The Herpes Quick Reference Page  Written and edited by Keyser Soze.

Click here for a list of herpes definitions..


PLEASE NOTE: Only your doctor can diagnose herpes! This site is not designed for self-diagnosis. There are other, more serious, conditions which can mimic the herpes virus! It is very important that you go to a doctor and get a culture of the active lesion done. If this is not possible, there are blood tests available to determine HSV status.


What is Herpes?

Herpes is an infection caused by the Herpes Simplex Virus (HSV), which resides in the nerve ganglia after the initial exposure to the virus. Because the virus is so effective at "hiding out" in the nerve cells, the body is never able to eliminate the herpes virus completely. Instead, after the initial infection, the body produces antibodies which show up in the blood stream. There are several blood tests which indicates the presence or lack of these antibodies. The antibodies make it easier for the body to recognize and attack the virus when it re-emerges from the nerve cells in the form of an outbreak. For this reason, out breaks following the primary outbreak usually diminish in frequency and intensity over time. Some people may never have another outbreak. The following are some commonly answered questions regarding the herpes virus, infection, and outbreaks.

What do herpes lesions look like?

There are two common types of herpes which cause lesions in humans. Facial herpes lesions are often referred to as "cold sores" or "fever blisters" because people often get them when their immune system is compromised by a cold, fever, flu, or other illness. Facial herpes occurs on the lips, nose, and the surrounding areas and is most often caused by the type of the herpes virus known as "HSV-1". It manifests itself as a single or series of non-scarring sores which may or may not appear to weep sero-sanguineous fluid. Initially the lesion might appear as an irritated area, and this might be accompanied by burning, itching, or tingling in the region where the sore will eventually appear. The next stage is often the appearance of a sore or cluster of very small fluid filled blisters, but may look like anything from an insect bite to a pimple to an over-grown chicken pox lesion. After a period of a few days to a week or more (depending on the individual), the lesion begins to heal and should not leave a scar.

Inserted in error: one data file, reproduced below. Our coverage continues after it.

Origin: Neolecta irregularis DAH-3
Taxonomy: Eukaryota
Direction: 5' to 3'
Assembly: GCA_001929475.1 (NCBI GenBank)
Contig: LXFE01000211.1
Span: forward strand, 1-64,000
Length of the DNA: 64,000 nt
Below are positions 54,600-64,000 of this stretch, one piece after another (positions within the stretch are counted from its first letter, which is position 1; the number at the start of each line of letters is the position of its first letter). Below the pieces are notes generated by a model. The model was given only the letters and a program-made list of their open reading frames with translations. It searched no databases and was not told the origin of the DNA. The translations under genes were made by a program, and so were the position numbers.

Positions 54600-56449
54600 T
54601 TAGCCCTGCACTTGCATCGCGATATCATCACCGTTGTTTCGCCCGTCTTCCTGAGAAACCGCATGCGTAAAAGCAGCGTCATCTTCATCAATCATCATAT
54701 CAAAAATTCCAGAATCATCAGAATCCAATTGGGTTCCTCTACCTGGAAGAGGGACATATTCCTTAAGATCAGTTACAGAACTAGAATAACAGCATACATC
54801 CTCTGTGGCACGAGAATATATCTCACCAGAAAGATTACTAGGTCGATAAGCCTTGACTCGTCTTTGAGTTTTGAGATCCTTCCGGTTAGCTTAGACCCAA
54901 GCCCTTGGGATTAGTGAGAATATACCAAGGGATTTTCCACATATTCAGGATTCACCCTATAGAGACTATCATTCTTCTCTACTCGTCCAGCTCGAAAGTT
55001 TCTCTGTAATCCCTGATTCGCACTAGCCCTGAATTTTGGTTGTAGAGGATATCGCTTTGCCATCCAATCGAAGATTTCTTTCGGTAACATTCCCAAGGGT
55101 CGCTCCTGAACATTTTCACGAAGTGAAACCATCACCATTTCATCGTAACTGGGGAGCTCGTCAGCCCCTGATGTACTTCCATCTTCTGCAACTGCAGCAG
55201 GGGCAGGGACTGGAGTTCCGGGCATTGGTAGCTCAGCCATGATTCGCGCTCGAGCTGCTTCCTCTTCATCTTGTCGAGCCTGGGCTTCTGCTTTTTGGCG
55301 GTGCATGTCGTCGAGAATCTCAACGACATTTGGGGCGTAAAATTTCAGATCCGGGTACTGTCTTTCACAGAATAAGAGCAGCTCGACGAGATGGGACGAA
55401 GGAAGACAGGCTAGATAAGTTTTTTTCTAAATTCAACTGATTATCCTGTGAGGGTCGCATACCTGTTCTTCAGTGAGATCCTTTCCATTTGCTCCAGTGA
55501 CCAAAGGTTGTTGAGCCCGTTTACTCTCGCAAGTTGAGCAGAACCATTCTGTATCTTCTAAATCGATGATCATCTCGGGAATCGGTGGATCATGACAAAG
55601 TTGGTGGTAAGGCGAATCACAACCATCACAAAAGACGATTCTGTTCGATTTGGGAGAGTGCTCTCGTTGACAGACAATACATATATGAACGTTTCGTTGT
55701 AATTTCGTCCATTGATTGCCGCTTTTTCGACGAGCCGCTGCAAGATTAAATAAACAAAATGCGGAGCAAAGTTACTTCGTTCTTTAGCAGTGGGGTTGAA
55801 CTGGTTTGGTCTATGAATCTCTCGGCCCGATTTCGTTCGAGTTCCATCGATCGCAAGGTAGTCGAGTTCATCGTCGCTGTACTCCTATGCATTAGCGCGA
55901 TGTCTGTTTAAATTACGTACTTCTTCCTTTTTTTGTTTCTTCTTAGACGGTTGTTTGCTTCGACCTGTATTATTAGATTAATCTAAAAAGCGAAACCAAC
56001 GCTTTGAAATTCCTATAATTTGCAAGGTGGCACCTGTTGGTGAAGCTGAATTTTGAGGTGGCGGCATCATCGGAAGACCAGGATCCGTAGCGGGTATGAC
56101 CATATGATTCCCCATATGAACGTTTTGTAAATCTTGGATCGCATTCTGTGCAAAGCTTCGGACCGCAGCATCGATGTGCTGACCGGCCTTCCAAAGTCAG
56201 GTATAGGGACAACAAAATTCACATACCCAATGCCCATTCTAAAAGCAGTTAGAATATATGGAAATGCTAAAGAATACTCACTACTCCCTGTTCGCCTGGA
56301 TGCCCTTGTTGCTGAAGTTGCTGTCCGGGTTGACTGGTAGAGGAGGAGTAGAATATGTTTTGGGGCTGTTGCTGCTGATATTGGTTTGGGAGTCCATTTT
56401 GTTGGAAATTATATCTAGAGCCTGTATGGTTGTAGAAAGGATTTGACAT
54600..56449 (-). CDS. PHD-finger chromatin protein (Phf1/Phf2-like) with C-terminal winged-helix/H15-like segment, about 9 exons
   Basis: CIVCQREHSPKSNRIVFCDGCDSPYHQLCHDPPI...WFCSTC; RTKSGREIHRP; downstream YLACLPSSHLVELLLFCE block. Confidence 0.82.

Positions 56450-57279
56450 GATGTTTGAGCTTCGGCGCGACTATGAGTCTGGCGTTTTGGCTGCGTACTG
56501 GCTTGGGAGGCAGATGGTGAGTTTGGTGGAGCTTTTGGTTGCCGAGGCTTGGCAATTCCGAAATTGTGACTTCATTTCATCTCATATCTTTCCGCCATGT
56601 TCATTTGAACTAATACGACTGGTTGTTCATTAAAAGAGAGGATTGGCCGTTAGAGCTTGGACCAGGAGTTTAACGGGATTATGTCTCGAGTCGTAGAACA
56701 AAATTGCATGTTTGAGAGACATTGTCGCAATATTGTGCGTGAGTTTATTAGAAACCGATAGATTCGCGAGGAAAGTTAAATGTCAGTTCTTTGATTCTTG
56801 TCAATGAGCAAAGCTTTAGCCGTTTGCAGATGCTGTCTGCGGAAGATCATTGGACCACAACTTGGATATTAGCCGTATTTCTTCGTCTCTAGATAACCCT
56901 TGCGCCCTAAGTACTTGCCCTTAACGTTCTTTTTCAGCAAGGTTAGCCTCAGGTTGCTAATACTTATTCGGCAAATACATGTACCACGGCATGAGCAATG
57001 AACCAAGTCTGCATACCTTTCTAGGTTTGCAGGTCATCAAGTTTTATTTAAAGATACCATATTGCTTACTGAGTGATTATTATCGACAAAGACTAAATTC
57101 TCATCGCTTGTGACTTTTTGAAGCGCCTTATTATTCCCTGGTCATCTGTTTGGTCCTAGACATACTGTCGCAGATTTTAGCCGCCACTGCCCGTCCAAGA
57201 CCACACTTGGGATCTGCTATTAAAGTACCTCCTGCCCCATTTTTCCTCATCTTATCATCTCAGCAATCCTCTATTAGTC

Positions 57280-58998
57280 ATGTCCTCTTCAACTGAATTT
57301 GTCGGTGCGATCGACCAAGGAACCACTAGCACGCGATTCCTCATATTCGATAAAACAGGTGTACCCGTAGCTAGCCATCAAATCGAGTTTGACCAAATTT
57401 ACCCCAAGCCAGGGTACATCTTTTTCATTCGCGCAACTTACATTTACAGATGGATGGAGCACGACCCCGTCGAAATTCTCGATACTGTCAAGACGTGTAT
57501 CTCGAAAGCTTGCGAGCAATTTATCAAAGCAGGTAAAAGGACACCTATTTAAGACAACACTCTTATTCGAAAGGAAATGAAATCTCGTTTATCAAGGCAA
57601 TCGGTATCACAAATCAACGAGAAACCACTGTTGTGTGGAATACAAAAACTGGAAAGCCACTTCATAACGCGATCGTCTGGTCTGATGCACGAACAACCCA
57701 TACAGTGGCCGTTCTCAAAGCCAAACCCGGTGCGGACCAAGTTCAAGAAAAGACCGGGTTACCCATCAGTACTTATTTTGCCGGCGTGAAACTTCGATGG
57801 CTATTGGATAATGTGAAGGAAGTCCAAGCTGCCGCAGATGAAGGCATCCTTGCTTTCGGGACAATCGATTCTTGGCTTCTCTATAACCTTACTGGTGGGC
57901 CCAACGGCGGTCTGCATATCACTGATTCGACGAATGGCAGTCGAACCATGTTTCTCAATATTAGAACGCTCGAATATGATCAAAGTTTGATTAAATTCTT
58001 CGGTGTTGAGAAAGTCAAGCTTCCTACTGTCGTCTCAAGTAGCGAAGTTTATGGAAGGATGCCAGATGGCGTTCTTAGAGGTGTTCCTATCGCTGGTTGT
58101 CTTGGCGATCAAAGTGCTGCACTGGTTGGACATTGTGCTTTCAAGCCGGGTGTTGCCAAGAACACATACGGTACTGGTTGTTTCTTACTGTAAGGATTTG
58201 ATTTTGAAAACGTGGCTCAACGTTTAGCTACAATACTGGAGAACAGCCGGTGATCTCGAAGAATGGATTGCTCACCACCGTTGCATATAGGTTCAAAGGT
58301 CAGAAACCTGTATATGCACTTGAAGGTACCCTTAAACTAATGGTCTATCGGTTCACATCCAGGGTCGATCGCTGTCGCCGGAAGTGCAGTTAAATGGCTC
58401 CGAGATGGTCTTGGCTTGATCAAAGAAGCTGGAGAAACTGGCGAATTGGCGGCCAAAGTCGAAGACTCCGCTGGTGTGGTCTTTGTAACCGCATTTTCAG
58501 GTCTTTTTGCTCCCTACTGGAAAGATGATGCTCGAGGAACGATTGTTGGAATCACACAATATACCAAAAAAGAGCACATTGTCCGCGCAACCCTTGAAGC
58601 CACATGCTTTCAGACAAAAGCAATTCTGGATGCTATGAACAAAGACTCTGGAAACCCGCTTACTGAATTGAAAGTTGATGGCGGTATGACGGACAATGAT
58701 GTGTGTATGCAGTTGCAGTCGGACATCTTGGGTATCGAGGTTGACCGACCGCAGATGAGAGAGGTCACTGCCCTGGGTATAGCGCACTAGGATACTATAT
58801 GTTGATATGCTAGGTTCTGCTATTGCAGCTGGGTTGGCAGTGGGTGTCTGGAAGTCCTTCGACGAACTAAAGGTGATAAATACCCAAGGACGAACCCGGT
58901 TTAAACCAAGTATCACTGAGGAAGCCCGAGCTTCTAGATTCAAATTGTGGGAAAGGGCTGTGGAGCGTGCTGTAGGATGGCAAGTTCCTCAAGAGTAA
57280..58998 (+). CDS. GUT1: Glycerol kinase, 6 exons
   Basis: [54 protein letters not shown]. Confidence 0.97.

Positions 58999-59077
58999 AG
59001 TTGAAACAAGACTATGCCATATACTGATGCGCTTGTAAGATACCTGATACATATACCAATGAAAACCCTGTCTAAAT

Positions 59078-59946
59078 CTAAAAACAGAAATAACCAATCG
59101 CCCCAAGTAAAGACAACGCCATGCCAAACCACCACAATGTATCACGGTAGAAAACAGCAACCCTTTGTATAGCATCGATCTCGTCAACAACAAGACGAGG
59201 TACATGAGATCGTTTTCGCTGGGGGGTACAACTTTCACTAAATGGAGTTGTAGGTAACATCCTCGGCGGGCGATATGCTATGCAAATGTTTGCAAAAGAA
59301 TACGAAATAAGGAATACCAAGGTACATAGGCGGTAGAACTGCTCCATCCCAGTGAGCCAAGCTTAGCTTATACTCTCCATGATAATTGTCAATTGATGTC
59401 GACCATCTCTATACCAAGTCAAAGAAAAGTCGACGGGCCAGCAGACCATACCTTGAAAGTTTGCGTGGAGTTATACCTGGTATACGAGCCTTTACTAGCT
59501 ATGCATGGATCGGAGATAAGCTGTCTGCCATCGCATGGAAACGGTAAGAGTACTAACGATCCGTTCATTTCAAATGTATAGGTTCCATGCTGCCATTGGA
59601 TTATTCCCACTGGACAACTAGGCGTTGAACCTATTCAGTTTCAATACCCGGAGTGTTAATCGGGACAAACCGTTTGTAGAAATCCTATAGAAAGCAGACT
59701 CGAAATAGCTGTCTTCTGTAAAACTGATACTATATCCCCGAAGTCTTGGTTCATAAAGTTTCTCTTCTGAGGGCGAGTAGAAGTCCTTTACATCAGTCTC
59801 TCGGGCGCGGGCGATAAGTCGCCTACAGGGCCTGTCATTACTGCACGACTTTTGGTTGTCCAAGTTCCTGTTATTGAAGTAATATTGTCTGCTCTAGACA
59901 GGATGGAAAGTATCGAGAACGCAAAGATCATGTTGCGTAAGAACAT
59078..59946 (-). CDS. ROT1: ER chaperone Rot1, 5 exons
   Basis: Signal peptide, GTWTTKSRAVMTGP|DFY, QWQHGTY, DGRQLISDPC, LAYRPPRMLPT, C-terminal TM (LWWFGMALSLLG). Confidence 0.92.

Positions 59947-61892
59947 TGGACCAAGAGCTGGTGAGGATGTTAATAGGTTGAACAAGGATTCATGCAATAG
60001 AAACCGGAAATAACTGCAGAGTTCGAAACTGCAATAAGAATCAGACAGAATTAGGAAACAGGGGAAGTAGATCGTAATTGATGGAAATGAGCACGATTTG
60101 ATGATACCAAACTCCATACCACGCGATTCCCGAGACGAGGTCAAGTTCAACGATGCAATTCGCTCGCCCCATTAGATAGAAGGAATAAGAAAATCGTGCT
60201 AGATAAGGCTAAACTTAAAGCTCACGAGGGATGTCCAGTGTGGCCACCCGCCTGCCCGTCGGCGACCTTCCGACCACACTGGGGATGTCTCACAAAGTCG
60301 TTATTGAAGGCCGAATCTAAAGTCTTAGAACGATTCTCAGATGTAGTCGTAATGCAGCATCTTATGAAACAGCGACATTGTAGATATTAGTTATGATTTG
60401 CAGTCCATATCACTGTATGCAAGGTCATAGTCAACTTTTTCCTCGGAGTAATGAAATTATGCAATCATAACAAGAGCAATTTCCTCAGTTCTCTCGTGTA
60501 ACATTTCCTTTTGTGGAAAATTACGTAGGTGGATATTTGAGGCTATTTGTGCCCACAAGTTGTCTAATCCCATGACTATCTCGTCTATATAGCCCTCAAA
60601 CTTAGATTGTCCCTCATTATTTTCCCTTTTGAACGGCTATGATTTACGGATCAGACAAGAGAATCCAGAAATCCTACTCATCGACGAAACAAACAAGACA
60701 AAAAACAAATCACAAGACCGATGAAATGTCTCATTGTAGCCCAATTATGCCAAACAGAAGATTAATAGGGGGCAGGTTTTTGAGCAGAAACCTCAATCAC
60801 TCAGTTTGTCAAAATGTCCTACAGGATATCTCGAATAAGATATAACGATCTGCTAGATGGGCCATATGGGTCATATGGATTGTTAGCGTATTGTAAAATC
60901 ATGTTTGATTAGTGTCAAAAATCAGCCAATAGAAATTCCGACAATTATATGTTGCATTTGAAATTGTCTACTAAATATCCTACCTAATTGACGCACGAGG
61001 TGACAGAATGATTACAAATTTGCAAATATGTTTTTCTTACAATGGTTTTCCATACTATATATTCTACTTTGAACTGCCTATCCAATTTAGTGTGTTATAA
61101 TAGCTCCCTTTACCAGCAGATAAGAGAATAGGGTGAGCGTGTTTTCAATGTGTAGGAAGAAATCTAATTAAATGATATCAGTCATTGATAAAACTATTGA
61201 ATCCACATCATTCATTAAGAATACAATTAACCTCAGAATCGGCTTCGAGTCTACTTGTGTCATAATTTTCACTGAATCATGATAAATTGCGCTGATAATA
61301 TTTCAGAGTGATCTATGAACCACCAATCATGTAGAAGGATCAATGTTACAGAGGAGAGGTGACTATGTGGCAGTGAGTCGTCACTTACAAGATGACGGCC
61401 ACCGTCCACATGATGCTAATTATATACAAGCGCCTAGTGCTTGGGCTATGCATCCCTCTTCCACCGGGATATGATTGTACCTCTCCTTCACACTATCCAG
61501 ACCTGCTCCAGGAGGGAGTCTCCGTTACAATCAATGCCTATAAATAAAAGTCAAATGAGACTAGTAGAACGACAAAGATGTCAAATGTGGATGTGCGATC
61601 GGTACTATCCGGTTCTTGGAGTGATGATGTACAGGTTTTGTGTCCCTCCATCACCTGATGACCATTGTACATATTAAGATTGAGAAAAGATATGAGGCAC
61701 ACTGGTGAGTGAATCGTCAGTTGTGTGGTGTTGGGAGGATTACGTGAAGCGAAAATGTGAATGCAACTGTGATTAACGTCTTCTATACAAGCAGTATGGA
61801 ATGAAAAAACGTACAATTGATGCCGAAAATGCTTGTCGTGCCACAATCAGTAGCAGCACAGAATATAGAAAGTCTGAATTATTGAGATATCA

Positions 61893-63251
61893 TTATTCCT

Genital herpes is caused either by HSV-1 or its sister virus HSV-2. In general, an individual with HSV-1 in the genital area has fewer and less severe outbreaks of lesions than someone with HSV-2 in the genital region. Please see Good Virus/Bad Virus for more information on the differences between the two viruses. Genital lesions are much harder to describe because they vary so much from individual to individual. For men, some describe it as a cold sore on the shaft of the penis, others as bumps and generalized itching/tingling in the genital region, still others get some sort of sore or bump on the inner thigh or sacrum (buttocks area). For women, the sores can occur on and around the labia, clitoris, vulva (outside of the vagina), or in the pubic area. Some people get lesions anally or on the buttocks as well. They may or may not look like cold sores, and some individuals have outbreaks that resemble yeast infections, paper cuts or chaffed areas. One sure sign that it's not a yeast infection is that it just doesn't clear up with conventional treatment (or treatments that have been successful in the past).